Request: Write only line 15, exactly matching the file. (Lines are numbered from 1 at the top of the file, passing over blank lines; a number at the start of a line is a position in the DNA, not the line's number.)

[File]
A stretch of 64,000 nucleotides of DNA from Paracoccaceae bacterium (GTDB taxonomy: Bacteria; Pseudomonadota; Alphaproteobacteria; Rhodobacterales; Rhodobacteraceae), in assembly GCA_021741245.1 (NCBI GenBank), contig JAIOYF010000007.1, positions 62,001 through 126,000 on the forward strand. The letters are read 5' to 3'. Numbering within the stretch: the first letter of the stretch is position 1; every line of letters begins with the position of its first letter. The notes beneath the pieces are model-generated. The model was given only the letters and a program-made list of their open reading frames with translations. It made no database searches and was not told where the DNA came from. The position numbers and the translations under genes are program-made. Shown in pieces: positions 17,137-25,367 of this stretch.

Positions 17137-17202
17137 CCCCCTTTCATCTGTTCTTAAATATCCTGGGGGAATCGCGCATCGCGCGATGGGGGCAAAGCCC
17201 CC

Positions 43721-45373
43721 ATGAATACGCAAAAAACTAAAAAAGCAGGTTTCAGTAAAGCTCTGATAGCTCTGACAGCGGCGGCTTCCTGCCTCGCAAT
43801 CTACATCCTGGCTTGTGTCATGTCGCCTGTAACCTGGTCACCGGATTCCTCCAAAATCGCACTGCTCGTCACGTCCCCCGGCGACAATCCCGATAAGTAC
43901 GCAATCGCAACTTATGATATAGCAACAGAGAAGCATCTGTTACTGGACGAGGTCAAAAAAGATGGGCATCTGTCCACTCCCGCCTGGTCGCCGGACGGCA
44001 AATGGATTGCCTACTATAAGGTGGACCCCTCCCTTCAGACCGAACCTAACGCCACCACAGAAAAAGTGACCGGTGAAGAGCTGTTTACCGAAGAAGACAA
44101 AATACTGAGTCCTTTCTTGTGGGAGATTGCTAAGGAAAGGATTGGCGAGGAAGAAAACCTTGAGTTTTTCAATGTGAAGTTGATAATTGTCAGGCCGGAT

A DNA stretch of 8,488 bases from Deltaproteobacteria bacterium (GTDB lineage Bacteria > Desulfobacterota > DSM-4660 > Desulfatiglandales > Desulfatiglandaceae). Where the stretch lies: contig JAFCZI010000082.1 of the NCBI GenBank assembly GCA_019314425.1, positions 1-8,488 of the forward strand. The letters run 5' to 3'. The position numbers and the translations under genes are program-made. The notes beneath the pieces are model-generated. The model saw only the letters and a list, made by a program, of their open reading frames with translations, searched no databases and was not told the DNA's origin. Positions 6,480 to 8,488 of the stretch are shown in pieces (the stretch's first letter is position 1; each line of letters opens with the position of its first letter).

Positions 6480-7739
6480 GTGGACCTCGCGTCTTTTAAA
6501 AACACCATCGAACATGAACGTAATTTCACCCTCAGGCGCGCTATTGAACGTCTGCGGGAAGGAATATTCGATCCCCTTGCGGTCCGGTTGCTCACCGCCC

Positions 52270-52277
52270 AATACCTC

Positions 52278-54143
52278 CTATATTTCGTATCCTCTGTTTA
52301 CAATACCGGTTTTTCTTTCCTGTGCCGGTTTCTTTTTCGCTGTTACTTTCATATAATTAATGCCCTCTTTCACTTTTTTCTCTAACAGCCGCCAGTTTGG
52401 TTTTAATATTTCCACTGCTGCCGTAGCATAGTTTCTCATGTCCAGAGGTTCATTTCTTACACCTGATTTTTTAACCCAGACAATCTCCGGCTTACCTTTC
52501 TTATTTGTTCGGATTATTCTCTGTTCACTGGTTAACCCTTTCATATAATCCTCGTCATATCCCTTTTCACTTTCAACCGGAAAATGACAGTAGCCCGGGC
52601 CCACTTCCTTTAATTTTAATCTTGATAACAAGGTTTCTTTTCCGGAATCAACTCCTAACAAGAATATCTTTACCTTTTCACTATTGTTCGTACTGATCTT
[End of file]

Positions 52270-52277